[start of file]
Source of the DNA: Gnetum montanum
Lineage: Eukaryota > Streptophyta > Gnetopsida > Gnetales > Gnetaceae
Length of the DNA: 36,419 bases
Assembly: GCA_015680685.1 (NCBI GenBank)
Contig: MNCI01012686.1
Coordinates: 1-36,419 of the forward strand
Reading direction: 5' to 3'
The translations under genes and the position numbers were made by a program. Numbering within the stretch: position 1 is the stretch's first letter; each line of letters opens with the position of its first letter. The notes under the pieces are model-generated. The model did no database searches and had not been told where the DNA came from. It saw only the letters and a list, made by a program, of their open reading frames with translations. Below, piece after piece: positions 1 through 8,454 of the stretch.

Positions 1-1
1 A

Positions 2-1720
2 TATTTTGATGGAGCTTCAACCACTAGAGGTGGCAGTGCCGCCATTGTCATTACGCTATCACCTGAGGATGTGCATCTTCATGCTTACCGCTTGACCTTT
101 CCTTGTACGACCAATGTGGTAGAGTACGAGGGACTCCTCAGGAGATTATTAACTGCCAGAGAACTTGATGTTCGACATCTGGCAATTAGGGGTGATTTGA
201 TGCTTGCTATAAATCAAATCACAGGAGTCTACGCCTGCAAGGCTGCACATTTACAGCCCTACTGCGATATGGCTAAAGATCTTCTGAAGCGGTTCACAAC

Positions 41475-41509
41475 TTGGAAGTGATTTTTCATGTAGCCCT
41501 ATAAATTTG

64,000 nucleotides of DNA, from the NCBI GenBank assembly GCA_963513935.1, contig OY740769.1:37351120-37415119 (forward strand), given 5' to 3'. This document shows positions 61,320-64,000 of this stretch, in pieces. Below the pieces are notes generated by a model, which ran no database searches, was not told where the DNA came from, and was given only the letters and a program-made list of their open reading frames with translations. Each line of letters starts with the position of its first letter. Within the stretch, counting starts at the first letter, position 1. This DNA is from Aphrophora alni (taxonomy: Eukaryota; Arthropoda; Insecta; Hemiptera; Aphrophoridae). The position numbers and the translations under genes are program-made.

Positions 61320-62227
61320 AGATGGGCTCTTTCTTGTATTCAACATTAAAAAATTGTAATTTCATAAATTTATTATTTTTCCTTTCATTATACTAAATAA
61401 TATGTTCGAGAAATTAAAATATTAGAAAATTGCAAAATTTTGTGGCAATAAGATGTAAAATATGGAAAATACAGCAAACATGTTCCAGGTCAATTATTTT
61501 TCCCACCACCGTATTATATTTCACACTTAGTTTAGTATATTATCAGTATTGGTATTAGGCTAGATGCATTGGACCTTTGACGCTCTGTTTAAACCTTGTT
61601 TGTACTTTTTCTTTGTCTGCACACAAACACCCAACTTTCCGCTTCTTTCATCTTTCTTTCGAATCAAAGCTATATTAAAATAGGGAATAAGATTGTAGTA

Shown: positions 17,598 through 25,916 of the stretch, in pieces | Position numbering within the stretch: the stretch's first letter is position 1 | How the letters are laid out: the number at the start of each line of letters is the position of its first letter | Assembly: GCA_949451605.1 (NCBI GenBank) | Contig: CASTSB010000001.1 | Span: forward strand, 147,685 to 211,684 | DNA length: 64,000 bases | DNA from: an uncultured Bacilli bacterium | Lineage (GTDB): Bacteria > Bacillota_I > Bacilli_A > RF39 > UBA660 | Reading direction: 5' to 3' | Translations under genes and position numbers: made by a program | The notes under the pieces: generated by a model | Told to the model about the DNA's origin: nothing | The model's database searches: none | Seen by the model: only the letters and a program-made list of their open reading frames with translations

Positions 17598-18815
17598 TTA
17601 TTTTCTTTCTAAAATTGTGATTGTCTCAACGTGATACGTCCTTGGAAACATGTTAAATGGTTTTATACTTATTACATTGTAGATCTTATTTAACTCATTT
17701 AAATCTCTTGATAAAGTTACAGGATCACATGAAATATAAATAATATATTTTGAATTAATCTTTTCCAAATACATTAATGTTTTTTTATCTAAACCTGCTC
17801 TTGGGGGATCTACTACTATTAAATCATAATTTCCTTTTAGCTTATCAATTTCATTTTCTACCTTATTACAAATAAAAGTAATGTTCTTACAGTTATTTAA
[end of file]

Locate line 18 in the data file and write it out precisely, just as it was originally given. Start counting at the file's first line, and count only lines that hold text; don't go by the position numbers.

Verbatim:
64,000 nucleotides of DNA, from the NCBI GenBank assembly GCA_963513935.1, contig OY740769.1:37351120-37415119 (forward strand), given 5' to 3'. This document shows positions 61,320-64,000 of this stretch, in pieces. Below the pieces are notes generated by a model, which ran no database searches, was not told where the DNA came from, and was given only the letters and a program-made list of their open reading frames with translations. Each line of letters starts with the position of its first letter. Within the stretch, counting starts at the first letter, position 1. This DNA is from Aphrophora alni (taxonomy: Eukaryota; Arthropoda; Insecta; Hemiptera; Aphrophoridae). The position numbers and the translations under genes are program-made.